Railway bridges get "zero maintenance" and are particularly degraded, panelists and participants agreed.

Worst of all are railway bridges, Mogavero said to a roomful of nods. "When I started in business, we painted two or three [railway] bridges a year," he said. "I haven't done a railway bridge in 20 years."

Railway bridges get "zero maintenance," when a power wash every couple of years would allow many to "last forever," Mogavero said.

Moderator Jim Stone, an Ontario consultant, said, "We should be painting 30 bridges a year, just to keep up with maintenance. We're not painting any."

McMurdy said the same was true in the U.S. and an Australian member confirmed the same in his country.

Making their Case

To raise the discussion above a gripe session, McMurdy challenged participants to make suggestions for change and, specifically, to suggest how SSPC could lead the changes needed.

"Surely we can be proactive in some manner," by going out to educate municipalities with documented cost-benefits analyses of maintenance coating. He urged participants to leverage their connections to set up meetings where SSPC staff could make the case for protective coatings.

Wikimedia Commons / Eric

Panelists sought solutions to inflated, emergency-driven spending (like that which followed the 2007 collapse of the I-35 Bridge in Minneapolis) over less-expensive, less "sexy"  maintenance.

"It's Sales 101," McMurdy said.

As Gingras put it, "We have to educate them on the cost of corrosion. We have to prove to them that they can save money in the long run."

Although budgets are constantly strapped, resources are available for a coatings program that can prove its worth, said McMurdy.

"When there's an emergency, boom, they come up with money for it."


Tagged categories: Bridges; Certifications and standards; Corrosion protection; Hiring; Maintenance coating work; Maintenance programs; Painting Contractor; Rail; Regulations; SSPC; SSPC 2014; Worker training

Comment from jesse chasteen, (2/12/2014, 9:10 AM)

Penny wise Dollar smart....I think Cliff needs to take the politico by the hand and have him cross the bridge he mentioned...make sure he has proper fall protection so he will still be around to help change the problem...Good for all of you not afraid to state the truth..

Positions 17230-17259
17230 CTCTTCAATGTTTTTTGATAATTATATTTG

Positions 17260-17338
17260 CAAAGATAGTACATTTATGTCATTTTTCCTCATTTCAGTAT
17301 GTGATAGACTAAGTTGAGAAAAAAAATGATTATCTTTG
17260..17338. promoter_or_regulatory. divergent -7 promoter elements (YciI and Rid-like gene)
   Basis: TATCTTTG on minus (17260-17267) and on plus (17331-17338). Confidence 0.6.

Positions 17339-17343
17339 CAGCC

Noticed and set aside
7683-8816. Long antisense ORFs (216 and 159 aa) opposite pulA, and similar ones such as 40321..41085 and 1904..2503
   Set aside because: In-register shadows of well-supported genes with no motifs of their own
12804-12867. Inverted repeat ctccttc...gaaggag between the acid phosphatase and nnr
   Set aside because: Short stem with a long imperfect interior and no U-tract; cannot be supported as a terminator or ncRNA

Comment from jesse chasteen, (2/12/2014, 9:21 AM)

And another thought...I have been preaching the merit of becoming skilled in the trade for 25 years...I used a visual aid with a couple of my fingers as I told the youngsters that if you master the skills you WILL be able to make a wonderful life for yourself...I would continue with the analogy that if you can't find work you are either number one LAZY (include index finger) or number two (index down next finger up) LOUSY..always receives chuckle and usually gets em thinkin...Final suggestion for all...a mentoring incentive...offer a bit of cha-ching to the gray guys for the extra effort of ushering in the new Paul Harvey for the rest of the story...

Comment from Tony Rangus, (2/12/2014, 10:06 AM)

One thing seems to be missing and not addressed. The plethora of marginal coating materials touted as saviors (remeber when polyureas were touted as a gift to the coatings field because it was surface tolerant), and the large amount of poor coatings application. For those of you in the E&C world who pay shops to coat stuff & field applicators to complete a facility, how often do you receive items at a construction site with marginal to crappy coatings requiring touch-up or complete recoat; and field contract coaters that just don't give a damn. On multi-billion projects, you cannot be looking over everybodies shoulder 100% of the time. You rely on honesty & integrity, which sadly, seems to have gone the same way as the Dodo bird. We complain about the cost of corrosion due to not maintaining coatings, but bury our heads when it comes to striving for do it right the first time (deference to Mike Holmes). You can write the best coating specification ever, and mandate the best coating materials, but what I see is alot of marginal surface preparation and poor application control.